2018 Mitsubishi Outlander PHEV (U.S. spec)
It's high time for Mitsubishi to re-establish itself in the U.S., and the 2018 Outlander PHEV might be the missing ingredient for newfound success.
The Mitsubishi Outlander PHEV is not a new vehicle. In fact, it has been selling in Japan and Europe for years. The automaker has also been promising its launch on our shores for some time (since the 2013 edition to be precise). This time, it seems that it's a promise Mitsubishi intends to keep, and the company is working to get everything in place to guarantee its success.
A look inside the 2018 Mitsubishi Outlander PHEV
The Outlander PHEV shouldn't be a hard sell for Mitsubishi. It will be the first mainstream plug-in hybrid midsize SUV in the U.S. According to Automotive News, it will outperform all current luxury SUVs in terms of electric-only range and MPGe. It also comes with DC fast charging and is priced to sell. The Outlander will be available in all 5o states, however, it will be produced in relatively limited volumes for the US in 2018.
Assuring that the U.S. launch goes off without a hitch, Mitsubishi is marketing the vehicle early and getting dealers prepared. Thus far, 85 percent of its 360 dealers nationwide have signed up to sell the PHEV, which means site preparation and training. Locations will need chargers installed, and salespeople will need to be educated to provide accurate information and a positive customer experience. Swearingen explained:
"The PHEV buyer is a buyer who takes a lot more time researching cars on the Internet. We think it's very important that when someone walks into a dealership, there's someone who can intelligently talk about the vehicle."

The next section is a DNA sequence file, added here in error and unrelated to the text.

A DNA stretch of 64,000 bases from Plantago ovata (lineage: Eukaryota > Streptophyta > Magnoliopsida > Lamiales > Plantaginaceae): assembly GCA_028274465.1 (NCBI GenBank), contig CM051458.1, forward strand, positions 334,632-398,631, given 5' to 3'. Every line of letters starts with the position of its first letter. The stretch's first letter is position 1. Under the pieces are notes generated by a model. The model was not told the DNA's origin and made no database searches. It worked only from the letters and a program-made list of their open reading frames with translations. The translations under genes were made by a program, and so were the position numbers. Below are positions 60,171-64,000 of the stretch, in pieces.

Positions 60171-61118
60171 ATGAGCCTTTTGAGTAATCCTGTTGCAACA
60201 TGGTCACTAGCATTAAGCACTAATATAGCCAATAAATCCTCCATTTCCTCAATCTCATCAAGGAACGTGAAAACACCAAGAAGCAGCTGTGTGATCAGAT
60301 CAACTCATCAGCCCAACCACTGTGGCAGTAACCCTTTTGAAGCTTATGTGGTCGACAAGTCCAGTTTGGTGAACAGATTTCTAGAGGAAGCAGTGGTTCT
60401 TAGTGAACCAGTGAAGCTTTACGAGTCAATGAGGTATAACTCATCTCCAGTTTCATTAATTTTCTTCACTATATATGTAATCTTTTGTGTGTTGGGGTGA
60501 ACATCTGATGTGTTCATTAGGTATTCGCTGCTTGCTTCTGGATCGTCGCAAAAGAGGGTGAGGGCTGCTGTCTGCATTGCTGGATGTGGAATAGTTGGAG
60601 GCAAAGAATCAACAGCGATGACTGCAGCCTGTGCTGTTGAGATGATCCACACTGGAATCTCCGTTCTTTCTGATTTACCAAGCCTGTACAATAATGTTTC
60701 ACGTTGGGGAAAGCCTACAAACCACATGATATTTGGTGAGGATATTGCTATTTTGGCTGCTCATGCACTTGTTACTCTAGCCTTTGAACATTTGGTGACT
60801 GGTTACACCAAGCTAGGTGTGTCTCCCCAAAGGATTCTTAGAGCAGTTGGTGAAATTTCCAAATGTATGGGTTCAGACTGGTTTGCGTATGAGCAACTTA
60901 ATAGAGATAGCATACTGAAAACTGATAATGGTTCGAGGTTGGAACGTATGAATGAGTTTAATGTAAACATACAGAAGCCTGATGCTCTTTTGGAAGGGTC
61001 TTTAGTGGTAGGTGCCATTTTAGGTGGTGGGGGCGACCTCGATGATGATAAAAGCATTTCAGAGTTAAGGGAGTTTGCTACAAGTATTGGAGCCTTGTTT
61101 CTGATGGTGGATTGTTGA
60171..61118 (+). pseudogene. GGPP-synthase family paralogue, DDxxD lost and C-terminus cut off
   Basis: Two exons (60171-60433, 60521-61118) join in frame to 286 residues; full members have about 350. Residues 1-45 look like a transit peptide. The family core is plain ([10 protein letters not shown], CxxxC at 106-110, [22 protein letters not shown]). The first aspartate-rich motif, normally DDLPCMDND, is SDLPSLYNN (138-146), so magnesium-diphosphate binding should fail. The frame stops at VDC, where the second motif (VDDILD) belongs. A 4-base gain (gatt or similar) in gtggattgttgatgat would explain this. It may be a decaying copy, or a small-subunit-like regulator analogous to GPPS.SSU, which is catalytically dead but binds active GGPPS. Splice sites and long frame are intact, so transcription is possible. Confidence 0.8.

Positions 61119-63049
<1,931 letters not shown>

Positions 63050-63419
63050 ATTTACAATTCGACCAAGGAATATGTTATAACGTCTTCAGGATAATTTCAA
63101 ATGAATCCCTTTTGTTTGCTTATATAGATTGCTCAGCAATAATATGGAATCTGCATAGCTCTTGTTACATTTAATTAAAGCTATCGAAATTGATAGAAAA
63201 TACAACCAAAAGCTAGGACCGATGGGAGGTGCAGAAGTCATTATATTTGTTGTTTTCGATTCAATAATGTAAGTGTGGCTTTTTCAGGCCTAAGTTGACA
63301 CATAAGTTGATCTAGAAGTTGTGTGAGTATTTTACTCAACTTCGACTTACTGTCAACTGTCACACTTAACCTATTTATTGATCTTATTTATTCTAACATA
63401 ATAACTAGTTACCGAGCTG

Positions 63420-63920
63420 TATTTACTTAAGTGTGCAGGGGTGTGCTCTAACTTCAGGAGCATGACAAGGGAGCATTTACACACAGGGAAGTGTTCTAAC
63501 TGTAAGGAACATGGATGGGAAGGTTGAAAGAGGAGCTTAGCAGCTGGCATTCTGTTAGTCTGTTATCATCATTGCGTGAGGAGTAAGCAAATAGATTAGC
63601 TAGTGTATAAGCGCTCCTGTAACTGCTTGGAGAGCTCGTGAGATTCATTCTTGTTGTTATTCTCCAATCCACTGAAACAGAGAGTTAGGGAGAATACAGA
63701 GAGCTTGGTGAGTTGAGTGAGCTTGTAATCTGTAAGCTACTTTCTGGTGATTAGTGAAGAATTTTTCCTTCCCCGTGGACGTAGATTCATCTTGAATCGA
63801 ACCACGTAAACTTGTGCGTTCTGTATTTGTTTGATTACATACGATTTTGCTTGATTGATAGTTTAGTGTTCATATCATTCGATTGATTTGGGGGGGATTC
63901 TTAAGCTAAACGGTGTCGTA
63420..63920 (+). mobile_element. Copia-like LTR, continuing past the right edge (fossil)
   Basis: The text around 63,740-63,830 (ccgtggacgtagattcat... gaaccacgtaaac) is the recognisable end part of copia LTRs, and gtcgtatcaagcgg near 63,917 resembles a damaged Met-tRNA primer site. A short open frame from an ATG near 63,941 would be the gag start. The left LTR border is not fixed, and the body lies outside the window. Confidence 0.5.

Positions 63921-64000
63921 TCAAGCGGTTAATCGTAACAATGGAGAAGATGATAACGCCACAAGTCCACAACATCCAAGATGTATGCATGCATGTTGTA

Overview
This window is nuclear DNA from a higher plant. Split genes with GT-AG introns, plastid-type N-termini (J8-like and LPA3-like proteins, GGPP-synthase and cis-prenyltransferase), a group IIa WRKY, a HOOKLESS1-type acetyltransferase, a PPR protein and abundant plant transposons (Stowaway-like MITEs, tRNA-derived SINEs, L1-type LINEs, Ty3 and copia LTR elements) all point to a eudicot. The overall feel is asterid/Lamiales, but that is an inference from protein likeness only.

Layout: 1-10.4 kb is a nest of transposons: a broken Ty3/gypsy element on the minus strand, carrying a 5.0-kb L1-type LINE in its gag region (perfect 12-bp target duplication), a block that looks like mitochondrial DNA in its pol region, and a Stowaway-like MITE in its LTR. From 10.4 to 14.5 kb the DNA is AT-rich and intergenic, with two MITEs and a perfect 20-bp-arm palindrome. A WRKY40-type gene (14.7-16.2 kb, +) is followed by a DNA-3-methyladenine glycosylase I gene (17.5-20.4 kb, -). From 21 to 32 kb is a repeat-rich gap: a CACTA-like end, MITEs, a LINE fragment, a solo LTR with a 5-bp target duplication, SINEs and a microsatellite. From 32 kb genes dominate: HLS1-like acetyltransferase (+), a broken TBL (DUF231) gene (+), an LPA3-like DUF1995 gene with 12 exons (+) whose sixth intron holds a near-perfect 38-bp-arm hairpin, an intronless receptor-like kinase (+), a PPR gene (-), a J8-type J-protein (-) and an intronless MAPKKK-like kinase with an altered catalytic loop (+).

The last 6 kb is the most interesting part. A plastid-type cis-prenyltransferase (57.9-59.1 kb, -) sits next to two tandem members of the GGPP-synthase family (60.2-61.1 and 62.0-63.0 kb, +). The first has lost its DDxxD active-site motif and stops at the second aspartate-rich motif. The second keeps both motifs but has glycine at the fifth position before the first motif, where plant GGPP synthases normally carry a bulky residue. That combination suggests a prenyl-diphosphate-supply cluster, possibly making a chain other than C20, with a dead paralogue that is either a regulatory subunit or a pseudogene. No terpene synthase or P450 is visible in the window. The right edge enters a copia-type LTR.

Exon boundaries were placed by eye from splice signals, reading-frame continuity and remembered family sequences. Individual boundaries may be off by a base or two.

This type of prep would (should) be necessary for any dealership that is moving to sell electrified models. But, executive vice president of Mitsubishi Motors North America, Don Swearingen told Automotive News that some of his locations may not be on the top of their game. While some dealers sell 100 to 200 vehicles a month, the average is only 22. This is still up from about 10 six years back. The automaker is aiming to get that average up in the mid-30's. Swearingen shared:
"We have some dealers that are doing fabulous, and we have some dealers that are a little disengaged. Our key is to get them re-engaged with the brand. We have dealers selling 100 to 200 vehicles a month, and of course, we'd like all of them to do that."
Mitsubishi plans to bring more electrified models in the future, so this venture must go smoothly to pave the path. Additionally, many rivals' models will come to market in the coming years. Mitsubishi needs to take advantage of being first and must do it successfully. Swearingen continued:
"The Outlander is unique, but we won't have that for many years. Some of our competitors will be out in the next few years with something similar, and we want to make sure we make a mark."
The $35,535 starting price (before the federal rebate), which includes destination, is definitely a first step in the right direction. Also, the fact that Mitsubishi is now in an alliance with Nissan should help boost consumer confidence in the ailing brand. Mitsubishi is eager to bring PHEV buyers to the brand and potentially retain them. Swearingen concluded:
"We want to make sure we make a mark. I look at this as a new halo car for Mitsubishi."
Source: Automotive News